Administration delays final cooling water rule

The administration pushed back its deadline for a final rule to July 27, 2013. The rule, which is part of the Clean Water Act, seeks to design and locate the structures used to take in water for cooling water reservoirs at industrial facilities in a way that minimizes environmental consequences. 

That rule would hit power plants particularly hard, Republicans and utility representatives have said.

It is the third time in recent weeks that the administration has wavered on proposed Environmental Protection Agency (EPA) regulations. The Washington Post reported earlier this month that the administration had asked EPA to soften proposed soot standards. The EPA also is reviewing part of a rule intended to reduce mercury emissions from coal-fired power plants.

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EPA said on its website that it needed more time to “complete analysis of data, options and public comments” before finalizing the rule.

"The extension of the deadline simply reflects the fact that there is a lot of work to be done to address the comments, do the necessary analysis to incorporate them into the final rule, and go through the standard interagency review process," Alisha Johnson, an EPA spokeswoman, told The Hill on Tuesday.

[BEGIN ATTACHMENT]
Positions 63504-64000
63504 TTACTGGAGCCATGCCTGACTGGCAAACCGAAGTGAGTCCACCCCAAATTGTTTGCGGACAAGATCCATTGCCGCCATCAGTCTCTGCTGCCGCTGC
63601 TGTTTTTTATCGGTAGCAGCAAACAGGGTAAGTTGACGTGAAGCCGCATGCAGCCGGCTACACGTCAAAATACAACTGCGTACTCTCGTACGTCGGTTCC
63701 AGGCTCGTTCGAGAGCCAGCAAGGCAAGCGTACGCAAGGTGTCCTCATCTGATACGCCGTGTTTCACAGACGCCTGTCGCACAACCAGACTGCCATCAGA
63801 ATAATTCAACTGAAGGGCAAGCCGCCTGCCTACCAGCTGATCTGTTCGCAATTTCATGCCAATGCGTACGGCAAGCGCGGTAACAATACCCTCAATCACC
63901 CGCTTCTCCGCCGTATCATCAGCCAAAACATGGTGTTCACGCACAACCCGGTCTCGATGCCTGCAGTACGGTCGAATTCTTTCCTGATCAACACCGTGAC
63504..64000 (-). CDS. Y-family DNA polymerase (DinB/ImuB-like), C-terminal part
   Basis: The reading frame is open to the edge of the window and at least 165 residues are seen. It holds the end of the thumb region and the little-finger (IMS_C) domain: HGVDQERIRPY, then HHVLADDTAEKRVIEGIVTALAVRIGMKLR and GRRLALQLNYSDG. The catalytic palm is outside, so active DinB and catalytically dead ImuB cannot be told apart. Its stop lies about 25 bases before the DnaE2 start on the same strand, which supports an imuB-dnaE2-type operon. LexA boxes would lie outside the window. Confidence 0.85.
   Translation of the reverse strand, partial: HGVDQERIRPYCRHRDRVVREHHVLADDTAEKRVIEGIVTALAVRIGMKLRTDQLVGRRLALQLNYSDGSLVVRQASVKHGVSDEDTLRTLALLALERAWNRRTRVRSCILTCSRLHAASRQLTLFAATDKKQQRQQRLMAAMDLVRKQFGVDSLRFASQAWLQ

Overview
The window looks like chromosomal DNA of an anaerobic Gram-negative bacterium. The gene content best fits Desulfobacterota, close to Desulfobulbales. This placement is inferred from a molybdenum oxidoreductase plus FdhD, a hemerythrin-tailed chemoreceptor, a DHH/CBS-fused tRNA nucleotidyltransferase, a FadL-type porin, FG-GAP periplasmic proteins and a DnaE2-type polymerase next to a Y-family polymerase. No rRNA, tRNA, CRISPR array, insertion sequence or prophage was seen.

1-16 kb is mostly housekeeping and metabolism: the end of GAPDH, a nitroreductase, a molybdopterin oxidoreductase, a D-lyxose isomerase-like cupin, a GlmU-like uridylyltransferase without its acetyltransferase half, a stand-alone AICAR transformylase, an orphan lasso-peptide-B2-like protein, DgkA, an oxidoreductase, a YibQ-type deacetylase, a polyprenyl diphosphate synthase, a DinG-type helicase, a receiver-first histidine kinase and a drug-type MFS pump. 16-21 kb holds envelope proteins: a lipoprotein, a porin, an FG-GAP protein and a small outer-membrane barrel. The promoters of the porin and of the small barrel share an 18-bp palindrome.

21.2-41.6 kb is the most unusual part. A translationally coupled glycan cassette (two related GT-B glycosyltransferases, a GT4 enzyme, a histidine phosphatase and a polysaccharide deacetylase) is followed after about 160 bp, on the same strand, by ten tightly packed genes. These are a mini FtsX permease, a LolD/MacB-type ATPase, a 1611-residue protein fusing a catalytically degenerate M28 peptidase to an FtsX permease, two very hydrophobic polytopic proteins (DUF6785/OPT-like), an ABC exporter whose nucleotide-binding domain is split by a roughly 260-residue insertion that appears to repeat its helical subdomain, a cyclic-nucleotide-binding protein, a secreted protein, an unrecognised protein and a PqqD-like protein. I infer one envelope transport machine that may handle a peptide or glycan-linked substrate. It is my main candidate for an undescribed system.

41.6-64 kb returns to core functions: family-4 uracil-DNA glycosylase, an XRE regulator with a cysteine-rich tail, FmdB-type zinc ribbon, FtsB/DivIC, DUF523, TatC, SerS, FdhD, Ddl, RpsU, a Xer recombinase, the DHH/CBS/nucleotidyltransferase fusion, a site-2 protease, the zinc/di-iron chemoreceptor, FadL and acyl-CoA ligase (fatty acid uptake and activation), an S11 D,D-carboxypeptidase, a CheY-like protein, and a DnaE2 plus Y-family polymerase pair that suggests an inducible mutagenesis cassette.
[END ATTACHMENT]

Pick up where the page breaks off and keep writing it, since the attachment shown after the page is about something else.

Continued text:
House Energy and Commerce Chairman Fred Upton (R-Mich.) and the Energy and Power Subcommittee Chairman Ed Whitfield (R-Ky.) called recent EPA actions a "temporary political retreat" in a statement Tuesday. They said the agency needs to be more inclusive and transparent during the rule drafting process.

Sen. James Inhofe (R-Okla.) jumped at the opportunity to highlight an EPA regulation that he and other GOP members feel would stunt the nation’s economic recovery.

“The delay of this rule is just one more indication that EPA needs to undergo economic evaluations before moving full speed ahead with an agenda that destroys jobs and damages the economy,” the ranking member of the Senate Committee on Environment and Public Works said in a statement Tuesday.

The rule would require the more than 1,500 affected industrial facilities to use “the best technology available” on cooling water intake structures to limit environmental damage, EPA said.

Those structures swallow large amounts of water from lakes, rivers, estuaries and oceans. EPA says the structures “cause adverse environmental impact by pulling large numbers of fish and shellfish or their eggs into a power plant’s or factory’s cooling system.”

The White House did not immediately respond to a request for comment.